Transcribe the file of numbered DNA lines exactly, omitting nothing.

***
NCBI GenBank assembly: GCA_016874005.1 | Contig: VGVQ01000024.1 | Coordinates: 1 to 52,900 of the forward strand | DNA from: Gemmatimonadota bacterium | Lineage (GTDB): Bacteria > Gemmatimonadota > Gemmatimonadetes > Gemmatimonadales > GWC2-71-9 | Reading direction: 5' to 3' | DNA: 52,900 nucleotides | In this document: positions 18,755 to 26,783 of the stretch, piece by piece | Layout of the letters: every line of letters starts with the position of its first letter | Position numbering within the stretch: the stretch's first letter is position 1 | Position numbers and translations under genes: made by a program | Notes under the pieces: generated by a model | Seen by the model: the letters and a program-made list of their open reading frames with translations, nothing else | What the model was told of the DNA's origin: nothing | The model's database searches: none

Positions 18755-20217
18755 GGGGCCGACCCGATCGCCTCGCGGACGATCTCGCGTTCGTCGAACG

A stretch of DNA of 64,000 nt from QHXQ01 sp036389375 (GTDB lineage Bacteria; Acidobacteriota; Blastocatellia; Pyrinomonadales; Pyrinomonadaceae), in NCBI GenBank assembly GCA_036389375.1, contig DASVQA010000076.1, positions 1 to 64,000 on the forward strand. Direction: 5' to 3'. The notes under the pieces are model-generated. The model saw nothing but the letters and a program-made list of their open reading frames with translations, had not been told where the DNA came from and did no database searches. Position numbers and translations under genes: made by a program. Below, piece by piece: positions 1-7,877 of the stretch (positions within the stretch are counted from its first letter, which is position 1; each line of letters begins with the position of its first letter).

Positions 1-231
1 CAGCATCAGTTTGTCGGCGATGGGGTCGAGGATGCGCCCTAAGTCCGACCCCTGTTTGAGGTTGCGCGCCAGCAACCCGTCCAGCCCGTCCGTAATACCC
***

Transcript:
NCBI GenBank assembly: GCA_016874005.1 | Contig: VGVQ01000024.1 | Coordinates: 1 to 52,900 of the forward strand | DNA from: Gemmatimonadota bacterium | Lineage (GTDB): Bacteria > Gemmatimonadota > Gemmatimonadetes > Gemmatimonadales > GWC2-71-9 | Reading direction: 5' to 3' | DNA: 52,900 nucleotides | In this document: positions 18,755 to 26,783 of the stretch, piece by piece | Layout of the letters: every line of letters starts with the position of its first letter | Position numbering within the stretch: the stretch's first letter is position 1 | Position numbers and translations under genes: made by a program | Notes under the pieces: generated by a model | Seen by the model: the letters and a program-made list of their open reading frames with translations, nothing else | What the model was told of the DNA's origin: nothing | The model's database searches: none

Positions 18755-20217
18755 GGGGCCGACCCGATCGCCTCGCGGACGATCTCGCGTTCGTCGAACG

A stretch of DNA of 64,000 nt from QHXQ01 sp036389375 (GTDB lineage Bacteria; Acidobacteriota; Blastocatellia; Pyrinomonadales; Pyrinomonadaceae), in NCBI GenBank assembly GCA_036389375.1, contig DASVQA010000076.1, positions 1 to 64,000 on the forward strand. Direction: 5' to 3'. The notes under the pieces are model-generated. The model saw nothing but the letters and a program-made list of their open reading frames with translations, had not been told where the DNA came from and did no database searches. Position numbers and translations under genes: made by a program. Below, piece by piece: positions 1-7,877 of the stretch (positions within the stretch are counted from its first letter, which is position 1; each line of letters begins with the position of its first letter).

Positions 1-231
1 CAGCATCAGTTTGTCGGCGATGGGGTCGAGGATGCGCCCTAAGTCCGACCCCTGTTTGAGGTTGCGCGCCAGCAACCCGTCCAGCCCGTCCGTAATACCC